Lower Division (1000–2000) Courses
|Course #||Section||Class #||Time(s)||Room||Course title||Instructor|
|AML 2070||0211||10402||MWF 2||MAT 0004||Survey of American Literature||Ashley Clemons|
|AML 2070||03A5||10403||M W F 8||MAT 0009||Survey of American Literature||Lauren Cox|
|AML 2070||1625||10485||T 10/ R 10-11||CBD 0212||Survey of American Literature||Jill Coste|
|AML 2070||1626||10486||M W F 8||MAT 0051||Survey of American Literature||John-Mark Robinson|
|AML 2070||5613||10487||T 8-9/ R 9||TUR 2354||Survey of American Literature||Rachal Burton|
|AML 2410||1629||10488||M W F 8||CBD 0210||Model Minorities, “Exotic Others,” and Crazy Rich Asians: Exploring Asian American Identities in the U.S.||Min Ji Kang|
|AML 2410||3698||10489||M W F 2||MAT 006||American Autobiography: Life-Writing in the Margins||e Jackson|
|AML 2410||8974||10490||T 8-9/ R 9||MAT 0115||Body Matters: The Body in Contemporary American Culture||Burcu Kuheylan|
|CRW 1101||0218||12759||T 3-5||MAT 0118||Beginning Fiction Writing||Drew Dickerson|
|CRW 1101||1648||12760||T 6-8||MAT 0118||Beginning Fiction Writing||Earnest Buck|
|CRW 1101||1649||12761||R 9-11||MAT 0118||Beginning Fiction Writing||Daniel Grossman|
|CRW 1101||1650||12762||R 9-11||MAT 0006||Beginning Fiction Writing||Jackson Armstrong|
|CRW 1101||1879||12763||F 3-5||WEIM 2056||Beginning Fiction Writing||Savannah Horton|
|CRW 1301||1651||12791||W 3-5||MAT 0251||Beginning Poetry Writing||Erick Verran|
|CRW 1301||1652||12792||R 9-11||RNK 0215||Beginning Poetry Writing||Mallory Smith|
|CRW 1301||1653||12793||F 6-8||TUR B310||Beginning Poetry Writing||Michelle Lesifko-Bremer|
|CRW 1301||398E||12794||R 9-11||MAT 0009||Beginning Poetry Writing||Allen Thomas|
|CRW 1301||7622||12795||W 9-11||MAT 0007||Beginning Poetry Writing||Cheyenne Taylor|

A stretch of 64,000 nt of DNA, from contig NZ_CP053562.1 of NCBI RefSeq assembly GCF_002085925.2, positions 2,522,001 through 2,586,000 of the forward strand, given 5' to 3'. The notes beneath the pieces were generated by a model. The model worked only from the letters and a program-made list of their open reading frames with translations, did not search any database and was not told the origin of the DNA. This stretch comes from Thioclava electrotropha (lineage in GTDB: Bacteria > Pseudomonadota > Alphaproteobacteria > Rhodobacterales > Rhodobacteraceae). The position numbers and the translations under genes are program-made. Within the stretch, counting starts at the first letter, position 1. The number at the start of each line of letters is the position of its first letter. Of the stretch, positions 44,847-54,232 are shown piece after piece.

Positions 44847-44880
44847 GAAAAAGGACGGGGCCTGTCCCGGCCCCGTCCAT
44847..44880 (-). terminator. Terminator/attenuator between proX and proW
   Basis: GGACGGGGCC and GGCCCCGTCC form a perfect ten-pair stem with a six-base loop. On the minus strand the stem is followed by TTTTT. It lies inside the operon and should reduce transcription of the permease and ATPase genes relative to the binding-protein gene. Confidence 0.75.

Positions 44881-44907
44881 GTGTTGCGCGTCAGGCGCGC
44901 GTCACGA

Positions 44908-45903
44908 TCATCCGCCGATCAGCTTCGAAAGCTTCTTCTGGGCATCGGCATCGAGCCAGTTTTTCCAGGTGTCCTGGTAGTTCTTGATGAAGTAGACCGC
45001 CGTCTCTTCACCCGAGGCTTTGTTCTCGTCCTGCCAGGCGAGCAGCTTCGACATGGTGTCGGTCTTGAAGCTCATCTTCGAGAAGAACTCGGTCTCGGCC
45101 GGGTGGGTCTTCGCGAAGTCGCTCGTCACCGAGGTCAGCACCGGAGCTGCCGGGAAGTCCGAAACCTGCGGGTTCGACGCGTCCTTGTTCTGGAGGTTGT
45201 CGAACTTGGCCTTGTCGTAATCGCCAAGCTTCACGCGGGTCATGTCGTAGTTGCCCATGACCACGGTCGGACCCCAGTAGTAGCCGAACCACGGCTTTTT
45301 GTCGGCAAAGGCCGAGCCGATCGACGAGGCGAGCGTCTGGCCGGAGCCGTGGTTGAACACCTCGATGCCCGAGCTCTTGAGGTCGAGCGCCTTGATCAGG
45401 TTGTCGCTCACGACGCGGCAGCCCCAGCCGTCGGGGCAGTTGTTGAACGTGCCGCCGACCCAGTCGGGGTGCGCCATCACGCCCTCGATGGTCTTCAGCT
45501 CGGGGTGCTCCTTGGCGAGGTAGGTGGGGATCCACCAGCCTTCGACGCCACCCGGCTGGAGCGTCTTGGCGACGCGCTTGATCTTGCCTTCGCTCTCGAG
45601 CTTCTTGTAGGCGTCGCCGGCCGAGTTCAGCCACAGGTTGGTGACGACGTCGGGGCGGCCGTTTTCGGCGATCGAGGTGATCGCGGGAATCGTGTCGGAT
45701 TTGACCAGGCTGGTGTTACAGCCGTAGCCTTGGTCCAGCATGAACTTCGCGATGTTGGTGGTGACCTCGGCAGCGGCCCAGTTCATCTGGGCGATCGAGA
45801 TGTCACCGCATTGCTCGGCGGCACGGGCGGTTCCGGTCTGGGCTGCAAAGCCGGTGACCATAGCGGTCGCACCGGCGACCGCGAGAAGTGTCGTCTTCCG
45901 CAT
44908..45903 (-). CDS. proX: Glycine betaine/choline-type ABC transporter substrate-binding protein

|CRW 1301||8060||12796||F 6-8||FLG 0275||Beginning Poetry Writing||Ashley Kim|
|CRW 2100||1656||12797||T 3-5||MAT 0151||Fiction Writing||Elizabeth Yerkes|
|CRW 2100||2333||12798||R 9-11||TUR 2334||Fiction Writing||John Bolen|
|CRW 2100||2500||12799||T 6-8||MAT 0151||Fiction Writing||Timothy Schirmer|
|CRW 2100||37B0||12827||F 3-5||MCCA 3194||Fiction Writing||Timothy Schirmer|
|CRW 2100||8058||12828||T 9-11||MAT 0007||Fiction Writing||Dan Shurley|
|CRW 2300||1658||12829||W 9-11||MAT 0009||Poetry Writing||Stiofan DeBurca|
|CRW 2300||37B8||12830||F 6-8||WEIL 0234||Poetry Writing||Audrey Hall|
|CRW 2300||5546||12831||R 9-11||MAT 0014||Poetry Writing||Stephanie Maniaci|
|ENC 1136||0444||23269||T 8-9/ R 9||MAT 0108||Multimodal Writing||Emily Brooks|
|ENC 1136||0446||23270||T 2-3/ R 3||MAT 0114||Multimodal Writing||Brandon Murakami|
|ENC 1136||045A||23272||M W F 7||TUR 2349||Multimodal Writing||Ayanni Cooper|
|ENC 1145||3309||13704||M W F 9||CBD 0212||Why Read Now?||Mitch Murray|
|ENC 1145||3312||13705||M W F 3||MAT 0116||Witches, Shrews, and Scorned Women: Writing about Women and Anger||Meghna Sapui|
|ENC 1145||3318||13706||T 2-3/ R 3||MAT 0107||Lovestruck||Laken Brooks|
|ENC 1145||3337||13707||T 8-9/ R 9||CBD 0210||Writing About Queer Young Adult Literature||Megan Fowler|
|ENC 2210||12A0||TBA||Technical Writing||Rebecca McNulty|
|ENC 2210||4B48||13710||T 8-9/ R 9||DAU 0342||Technical Writing||Chris Smith|
|ENC 2210||4B50||13738||M W F 2||WEIM 1076||Technical Writing||Fiona Stewart-Taylor|
|ENC 2210||5072||25072||M W F 8||WEIM 1094||Technical Writing||Andrea Medina|
|ENG 1131||1363||13508||MWF 4 T 9-11||WEIL 408A/ WEIL 408E||Writing Through Media: Fiction Into Film||Corinne Matthews|
|ENG 1131||18C3||13537||T 4/ R 4-5
|WEIL 408A||Writing Through Media: After Us: Media Futures||Natalie Goodman|
|ENG 1131||1802||13536||MWF 6 M 9-11||ARCH 0116||Writing Through Media: Comics, Adapt, Remake||Charles Acheson|
|ENG 1131||1983||13538||MWF 5 W 9-11||WEIL 408A/ ARCH 0116||Writing Through Media: Media, Space & Place||Ashley Tisdale|
|ENG 1131||2057||13539||MWF 3 R 9-11||WEIL 408A||Black Horror||Chesya Burke|
|ENG 2300||1807||13540||MWF 4 T9-11||ROL 0115||Film Analysis||Mandy Moore|
|ENG 2300||1809||13541||MWF 5 M 9-11||ROL 0115/ TUR 2322||Film Analysis||Tyler Klatt|